Ongoing demands for the decontamination of Vieques

On May 2, at 11:00am, a group of 25 people will leave the town’s fishermen’s dock for the former U.S. Navy bombing range in an action to gather support for demands that the cleanup of Vieques, Puerto Rico be done safely (without open burning and open detonations), that the Navy not return to Vieques, and that all federal lands be returned to Vieques.


Regarding the demands for cleanup of discarded military supplies (among them, radioactive materials) left by the Navy, recent articles continue to confirm the ravages caused by the continual use of Vieques for live-fire bombing practice. During a research trip to Puerto Rico, James Porter, marine ecologist and associate dean of the Odum School of Ecology at the University of Georgia, took samples from underwater nuclear bomb target USS Killen, expecting to find evidence of radioactive matter – instead he found a link to cancer. Data revealed that the closer corals and marine life were to unexploded bombs from the World War II vessel and the surrounding target range, the higher the rates of carcinogenic materials. “Unexploded bombs are in the ocean for a variety of reasons – some were duds that did not explode, others were dumped in the ocean as a means of disposal,” said Porter. “And we now know that these munitions are leaking cancer-causing materials and endangering sea life.”

Data has been gathered since 1999 on the eastern end of the island – a land and sea area that was used as a naval gunnery and bombing range from 1943-2003. Research revealed that marine life including reef-building corals, feather duster worms, and sea urchins closest to the bomb and bomb fragments had the highest levels of toxicity. In fact, carcinogenic materials were found in concentrations up to 100,000 times over established safe limits for commercially edible seafood. Residents in Vieques have a 23% higher cancer rate than do Puerto Rican mainlanders. There is also a higher incidence of respiratory disease and other ills.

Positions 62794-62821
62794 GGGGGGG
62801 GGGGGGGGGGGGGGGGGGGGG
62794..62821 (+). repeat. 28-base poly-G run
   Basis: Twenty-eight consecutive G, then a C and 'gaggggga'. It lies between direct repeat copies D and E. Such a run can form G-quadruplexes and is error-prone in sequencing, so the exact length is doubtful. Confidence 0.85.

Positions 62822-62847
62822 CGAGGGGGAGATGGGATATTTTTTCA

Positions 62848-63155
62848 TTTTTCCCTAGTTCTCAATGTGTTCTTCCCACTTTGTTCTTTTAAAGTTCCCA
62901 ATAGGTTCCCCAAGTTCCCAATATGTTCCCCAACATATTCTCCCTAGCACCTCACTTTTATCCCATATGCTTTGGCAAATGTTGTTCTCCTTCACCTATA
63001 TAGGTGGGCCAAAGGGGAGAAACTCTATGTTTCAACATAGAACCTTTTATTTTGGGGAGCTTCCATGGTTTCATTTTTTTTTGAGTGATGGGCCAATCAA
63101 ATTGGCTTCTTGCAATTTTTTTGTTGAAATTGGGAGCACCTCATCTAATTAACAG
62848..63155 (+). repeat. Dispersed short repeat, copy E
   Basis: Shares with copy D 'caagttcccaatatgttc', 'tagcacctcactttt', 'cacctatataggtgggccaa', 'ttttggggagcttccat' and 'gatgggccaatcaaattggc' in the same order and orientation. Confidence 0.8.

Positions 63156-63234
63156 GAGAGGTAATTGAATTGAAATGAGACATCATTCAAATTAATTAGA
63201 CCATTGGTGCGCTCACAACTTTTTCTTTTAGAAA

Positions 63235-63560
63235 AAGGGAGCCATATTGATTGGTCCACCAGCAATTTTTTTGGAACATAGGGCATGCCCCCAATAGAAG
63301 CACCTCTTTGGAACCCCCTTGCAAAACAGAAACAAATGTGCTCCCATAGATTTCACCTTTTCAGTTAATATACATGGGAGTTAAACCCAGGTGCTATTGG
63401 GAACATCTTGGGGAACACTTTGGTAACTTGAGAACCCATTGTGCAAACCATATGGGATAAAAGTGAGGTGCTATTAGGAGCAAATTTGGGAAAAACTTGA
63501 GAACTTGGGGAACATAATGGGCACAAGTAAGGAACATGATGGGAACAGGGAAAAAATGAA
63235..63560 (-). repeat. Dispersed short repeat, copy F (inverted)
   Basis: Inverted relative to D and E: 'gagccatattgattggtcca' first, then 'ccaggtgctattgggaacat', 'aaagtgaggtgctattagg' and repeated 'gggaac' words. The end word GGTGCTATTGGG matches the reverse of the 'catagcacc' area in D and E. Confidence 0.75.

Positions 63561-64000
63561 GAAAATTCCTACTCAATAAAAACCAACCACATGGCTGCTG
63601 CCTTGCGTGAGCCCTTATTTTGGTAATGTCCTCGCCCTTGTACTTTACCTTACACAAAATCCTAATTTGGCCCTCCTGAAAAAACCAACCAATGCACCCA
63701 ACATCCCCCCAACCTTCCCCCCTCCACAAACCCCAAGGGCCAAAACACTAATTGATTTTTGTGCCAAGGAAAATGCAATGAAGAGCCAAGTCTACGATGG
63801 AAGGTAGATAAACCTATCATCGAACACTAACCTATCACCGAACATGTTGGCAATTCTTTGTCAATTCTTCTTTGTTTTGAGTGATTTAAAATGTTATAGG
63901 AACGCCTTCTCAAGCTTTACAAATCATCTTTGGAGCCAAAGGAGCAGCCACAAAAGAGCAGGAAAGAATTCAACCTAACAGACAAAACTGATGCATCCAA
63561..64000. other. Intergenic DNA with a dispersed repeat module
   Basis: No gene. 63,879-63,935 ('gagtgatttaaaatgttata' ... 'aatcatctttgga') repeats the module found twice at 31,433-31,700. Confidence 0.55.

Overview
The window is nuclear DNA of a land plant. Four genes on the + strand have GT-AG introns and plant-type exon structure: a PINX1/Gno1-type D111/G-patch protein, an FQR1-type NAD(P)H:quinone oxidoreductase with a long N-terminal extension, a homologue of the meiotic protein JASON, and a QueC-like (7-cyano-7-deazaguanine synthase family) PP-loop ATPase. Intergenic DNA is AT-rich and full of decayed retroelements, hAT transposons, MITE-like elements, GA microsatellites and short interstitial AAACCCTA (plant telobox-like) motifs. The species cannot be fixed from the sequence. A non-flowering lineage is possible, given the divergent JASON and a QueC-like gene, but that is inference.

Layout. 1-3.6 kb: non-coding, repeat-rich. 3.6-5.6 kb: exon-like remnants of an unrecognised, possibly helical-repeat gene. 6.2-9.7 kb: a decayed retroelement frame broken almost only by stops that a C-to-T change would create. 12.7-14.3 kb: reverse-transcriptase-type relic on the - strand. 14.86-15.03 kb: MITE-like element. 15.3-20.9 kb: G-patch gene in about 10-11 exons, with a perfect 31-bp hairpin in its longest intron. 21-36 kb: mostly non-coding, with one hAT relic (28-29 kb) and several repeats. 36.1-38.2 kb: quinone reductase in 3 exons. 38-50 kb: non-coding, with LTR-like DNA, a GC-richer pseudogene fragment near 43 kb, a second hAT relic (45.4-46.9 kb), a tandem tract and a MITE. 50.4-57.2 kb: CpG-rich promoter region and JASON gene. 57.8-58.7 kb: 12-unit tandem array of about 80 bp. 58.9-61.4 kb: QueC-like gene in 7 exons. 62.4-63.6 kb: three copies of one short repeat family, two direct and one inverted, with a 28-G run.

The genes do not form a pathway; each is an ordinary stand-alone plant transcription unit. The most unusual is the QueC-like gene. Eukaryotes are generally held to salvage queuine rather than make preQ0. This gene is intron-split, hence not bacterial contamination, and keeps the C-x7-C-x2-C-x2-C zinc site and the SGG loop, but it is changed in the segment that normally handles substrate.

A 2004 study by Imar Mansilla-Rivera and Carlos J. Rodríguez-Sierra of the Department of Environmental Health (Medical Sciences Campus) at the University of Puerto Rico, also found high levels of arsenic exposure from fish consumption and evidence that the Vieques population has been chronically exposed to high concentrations of this metal.

So far, the Navy, the Environmental Protection Agency, the Fish and Wildlife Service, and the Puerto Rico Environmental Quality Board have failed to complete an adequate process of decontamination of Vieques. Therefore, Viequenses have been particularly sensitive to talks in Washington about reestablishing a “low-intensity” military presence to serve a strategic purpose for the Armed Forces. To justify the petition for return, General Victor Renaurt of the U.S. Northern Command, argued that a “low impact” presence on the island would help in detecting illegal drug and immigration traffic. Many find it troubling that his statements were made just days after the Federal Agency for Toxic Substances and Registry of Diseases expressed its willingness to revise their 2003 studies that indicated no danger to residents’ health from military contamination on Vieques.

For more information on James Porter’s findings, see

For full article (in Spanish) on reactions to reestablishing Navy presence, see

Photograph of James Porter from

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